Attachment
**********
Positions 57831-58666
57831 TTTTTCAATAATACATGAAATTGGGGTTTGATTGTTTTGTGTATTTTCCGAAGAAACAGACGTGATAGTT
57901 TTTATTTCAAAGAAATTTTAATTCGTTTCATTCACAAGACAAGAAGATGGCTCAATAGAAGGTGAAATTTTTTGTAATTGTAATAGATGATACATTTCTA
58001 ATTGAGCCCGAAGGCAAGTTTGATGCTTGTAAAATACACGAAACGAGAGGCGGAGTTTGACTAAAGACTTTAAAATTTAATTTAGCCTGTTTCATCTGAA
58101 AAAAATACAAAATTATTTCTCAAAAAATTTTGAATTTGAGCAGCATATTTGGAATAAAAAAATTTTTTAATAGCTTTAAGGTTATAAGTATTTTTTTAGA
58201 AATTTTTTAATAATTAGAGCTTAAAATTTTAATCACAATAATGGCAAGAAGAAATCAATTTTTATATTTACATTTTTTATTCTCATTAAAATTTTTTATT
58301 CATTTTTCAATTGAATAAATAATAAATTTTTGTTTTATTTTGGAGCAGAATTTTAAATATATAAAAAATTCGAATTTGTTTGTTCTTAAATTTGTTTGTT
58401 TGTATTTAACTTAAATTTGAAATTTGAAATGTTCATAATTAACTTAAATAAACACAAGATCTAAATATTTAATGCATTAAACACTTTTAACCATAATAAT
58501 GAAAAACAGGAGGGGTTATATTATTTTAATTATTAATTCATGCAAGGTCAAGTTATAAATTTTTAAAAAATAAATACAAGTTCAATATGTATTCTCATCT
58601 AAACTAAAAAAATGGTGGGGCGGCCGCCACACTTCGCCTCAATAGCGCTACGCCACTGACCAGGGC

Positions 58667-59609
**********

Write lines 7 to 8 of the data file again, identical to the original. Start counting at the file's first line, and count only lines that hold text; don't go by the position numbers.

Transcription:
58301 CATTTTTCAATTGAATAAATAATAAATTTTTGTTTTATTTTGGAGCAGAATTTTAAATATATAAAAAATTCGAATTTGTTTGTTCTTAAATTTGTTTGTT
58401 TGTATTTAACTTAAATTTGAAATTTGAAATGTTCATAATTAACTTAAATAAACACAAGATCTAAATATTTAATGCATTAAACACTTTTAACCATAATAAT